If only King Gustav knew about quality assurance

What have a 17th century warship and a new website got in common?

To answer this riddle, let’s take an historic voyage around one of history’s greatest design fiascos, on the way discovering the elements essential to a successful product launch.

Sweden, August 10, 1628, the Vasa, supposedly the most powerful warship in the Baltic, set sail from Stockholm harbour on its maiden voyage.

Sweden, August 10, 1628 the Vasa sinks in Stockholm harbour, mere minutes after slipping her moorings.

The launch was met with a strong, but still minor wind, which tilted the Vasa to its port side and caused water to rush into the open gun ports. The people of Stockholm watched in horror as the Vasa sank into the muddy seabed 32 meters below taking 53 lives with her.

Three hundred and thirty-three years later the Vasa was hauled from the harbour’s preserving mud and silt and taken to Stockholm’s Vasa Museum, which houses an incredibly intact piece of history that is a marvel to behold.

So, what happened? It’s down to bad design and bad testing. The Vasa was too tall and too heavy for its short hull nestled below the waterline. Any movement would have been enough to tip the balance. And, King Gustav II Adolf, known as the ‘father of modern warfare’ and ‘The Lion of the North’ in his haste also didn’t do any Quality Assurance. There was no testing, other than a couple of sailors running across the decks to test the stability, thus just as quickly as she set sail. She also sunk.

One account summarises the contributing factors thus:

  1. Unreasonable time pressure
  2. Changing specifications and lack of documentation or project plan
  3. Over-engineering and innovation
  4. Lack of scientific methods and reasoning

We modern, digital sailors, will immediately recognise these issues. We also accept that there is often a gulf between design and building/development. There always has been. But by bringing logic to design and creating a navigable path for developers to follow, the advent of the UX specialist has helped bridge that gap and helped give product development steerage.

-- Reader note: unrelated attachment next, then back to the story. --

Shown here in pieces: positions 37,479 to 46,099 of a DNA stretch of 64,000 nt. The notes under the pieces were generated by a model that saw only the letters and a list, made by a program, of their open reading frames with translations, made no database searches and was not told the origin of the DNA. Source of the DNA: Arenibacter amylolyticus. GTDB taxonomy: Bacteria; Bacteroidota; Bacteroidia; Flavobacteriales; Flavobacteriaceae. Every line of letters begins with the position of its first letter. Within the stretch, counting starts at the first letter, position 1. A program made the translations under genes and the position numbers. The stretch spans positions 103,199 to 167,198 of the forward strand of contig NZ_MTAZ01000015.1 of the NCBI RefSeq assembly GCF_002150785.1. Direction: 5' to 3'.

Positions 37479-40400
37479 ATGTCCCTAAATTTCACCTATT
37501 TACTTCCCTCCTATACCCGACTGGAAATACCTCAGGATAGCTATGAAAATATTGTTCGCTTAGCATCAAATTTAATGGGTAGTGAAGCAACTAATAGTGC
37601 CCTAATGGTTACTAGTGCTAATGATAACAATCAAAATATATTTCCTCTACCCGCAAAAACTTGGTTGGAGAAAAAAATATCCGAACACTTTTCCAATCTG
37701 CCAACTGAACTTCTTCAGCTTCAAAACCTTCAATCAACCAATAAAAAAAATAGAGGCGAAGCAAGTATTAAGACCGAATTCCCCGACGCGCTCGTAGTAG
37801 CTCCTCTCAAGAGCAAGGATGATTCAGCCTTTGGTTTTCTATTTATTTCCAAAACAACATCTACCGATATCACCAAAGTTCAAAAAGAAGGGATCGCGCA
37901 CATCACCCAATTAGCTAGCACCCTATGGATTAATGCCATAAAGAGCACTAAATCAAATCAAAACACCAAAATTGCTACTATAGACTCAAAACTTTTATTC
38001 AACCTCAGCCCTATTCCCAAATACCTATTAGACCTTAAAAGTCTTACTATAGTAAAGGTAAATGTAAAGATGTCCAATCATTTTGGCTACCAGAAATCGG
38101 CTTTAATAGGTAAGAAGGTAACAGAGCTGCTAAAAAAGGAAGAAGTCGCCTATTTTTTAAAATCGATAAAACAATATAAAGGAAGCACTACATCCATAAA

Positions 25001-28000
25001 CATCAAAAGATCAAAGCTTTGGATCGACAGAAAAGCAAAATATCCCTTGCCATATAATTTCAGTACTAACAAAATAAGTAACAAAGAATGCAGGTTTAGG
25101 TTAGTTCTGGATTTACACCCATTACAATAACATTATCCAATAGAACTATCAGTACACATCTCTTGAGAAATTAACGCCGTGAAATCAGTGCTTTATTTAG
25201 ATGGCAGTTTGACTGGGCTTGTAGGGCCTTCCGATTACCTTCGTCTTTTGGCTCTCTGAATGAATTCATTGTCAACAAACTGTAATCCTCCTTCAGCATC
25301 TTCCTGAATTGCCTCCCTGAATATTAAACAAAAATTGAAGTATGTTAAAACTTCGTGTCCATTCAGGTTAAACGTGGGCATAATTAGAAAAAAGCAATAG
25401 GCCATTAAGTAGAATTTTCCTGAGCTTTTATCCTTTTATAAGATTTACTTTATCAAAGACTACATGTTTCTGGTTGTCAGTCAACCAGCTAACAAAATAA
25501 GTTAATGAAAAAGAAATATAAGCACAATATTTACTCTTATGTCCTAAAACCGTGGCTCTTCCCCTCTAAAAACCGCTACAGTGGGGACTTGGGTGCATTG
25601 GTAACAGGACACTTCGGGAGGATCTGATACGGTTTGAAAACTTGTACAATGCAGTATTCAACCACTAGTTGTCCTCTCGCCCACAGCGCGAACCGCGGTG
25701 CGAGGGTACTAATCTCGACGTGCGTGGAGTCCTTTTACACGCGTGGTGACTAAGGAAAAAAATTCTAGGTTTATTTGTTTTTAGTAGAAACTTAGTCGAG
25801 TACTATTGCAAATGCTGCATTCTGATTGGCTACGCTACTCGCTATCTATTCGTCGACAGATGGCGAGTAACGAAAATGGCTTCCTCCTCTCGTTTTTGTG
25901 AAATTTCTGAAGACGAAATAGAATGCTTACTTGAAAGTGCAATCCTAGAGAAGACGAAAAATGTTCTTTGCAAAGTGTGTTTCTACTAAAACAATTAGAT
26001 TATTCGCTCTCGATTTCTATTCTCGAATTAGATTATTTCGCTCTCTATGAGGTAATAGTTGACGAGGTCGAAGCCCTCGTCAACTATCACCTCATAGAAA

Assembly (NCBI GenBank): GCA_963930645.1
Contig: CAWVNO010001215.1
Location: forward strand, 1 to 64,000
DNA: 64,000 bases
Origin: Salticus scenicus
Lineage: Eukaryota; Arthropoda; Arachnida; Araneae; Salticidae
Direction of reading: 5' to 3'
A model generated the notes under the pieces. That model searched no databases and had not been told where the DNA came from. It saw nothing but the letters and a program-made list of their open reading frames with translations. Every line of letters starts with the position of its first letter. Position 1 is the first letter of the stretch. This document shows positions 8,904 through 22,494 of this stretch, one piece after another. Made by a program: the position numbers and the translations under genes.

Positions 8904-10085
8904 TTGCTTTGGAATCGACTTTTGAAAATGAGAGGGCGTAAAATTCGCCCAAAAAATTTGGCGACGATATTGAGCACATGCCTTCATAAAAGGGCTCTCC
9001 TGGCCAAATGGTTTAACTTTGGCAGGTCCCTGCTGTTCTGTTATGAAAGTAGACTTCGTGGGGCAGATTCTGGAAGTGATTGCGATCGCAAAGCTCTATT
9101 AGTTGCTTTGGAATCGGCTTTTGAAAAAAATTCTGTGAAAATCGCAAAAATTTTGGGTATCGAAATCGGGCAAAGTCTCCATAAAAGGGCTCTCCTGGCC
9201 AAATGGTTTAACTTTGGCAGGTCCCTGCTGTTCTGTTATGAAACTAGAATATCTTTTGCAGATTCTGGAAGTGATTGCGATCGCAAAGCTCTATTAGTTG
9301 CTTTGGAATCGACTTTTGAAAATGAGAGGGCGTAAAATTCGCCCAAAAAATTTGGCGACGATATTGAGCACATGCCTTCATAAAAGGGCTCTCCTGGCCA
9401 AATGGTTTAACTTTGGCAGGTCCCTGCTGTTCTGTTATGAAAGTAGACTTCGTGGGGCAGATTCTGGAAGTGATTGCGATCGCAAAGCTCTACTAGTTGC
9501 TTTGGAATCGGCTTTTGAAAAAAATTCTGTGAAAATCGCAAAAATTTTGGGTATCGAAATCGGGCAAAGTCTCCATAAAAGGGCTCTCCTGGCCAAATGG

And then there’s testing, sort of point four on the list above. And we’re not talking about 30 sailors running across a deck. We’re talking testing different devices. Testing different browsers. Testing different versions of both devises and browsers. Testing for a shipload of operating systems. Testing for high-load stormy weather. Testing for piracy and security hijacking. Testing, testing, testing.

Thorough evaluation of a website will prevent mishaps and sinking feelings down the line. Documentation of every step of the process helps project managers keep the client informed of both progress and issues that need addressing before the day of launch. Even a soft launch, a run around the bays, is recommended before the flag-waving begins.

Quality assurance is often thought of as the last process before a website is set free to sail the world wide web - if you like, a box-ticking exercise that is giving perfunctory attention. Not so.

If you’d like to find out more about using digital to enhance your overall communications strategy, please contact James McCobb, Partner, Digital.

Similar thought

29.10.2019

Website content and kitchen sinks – it’s all in the planning

Read more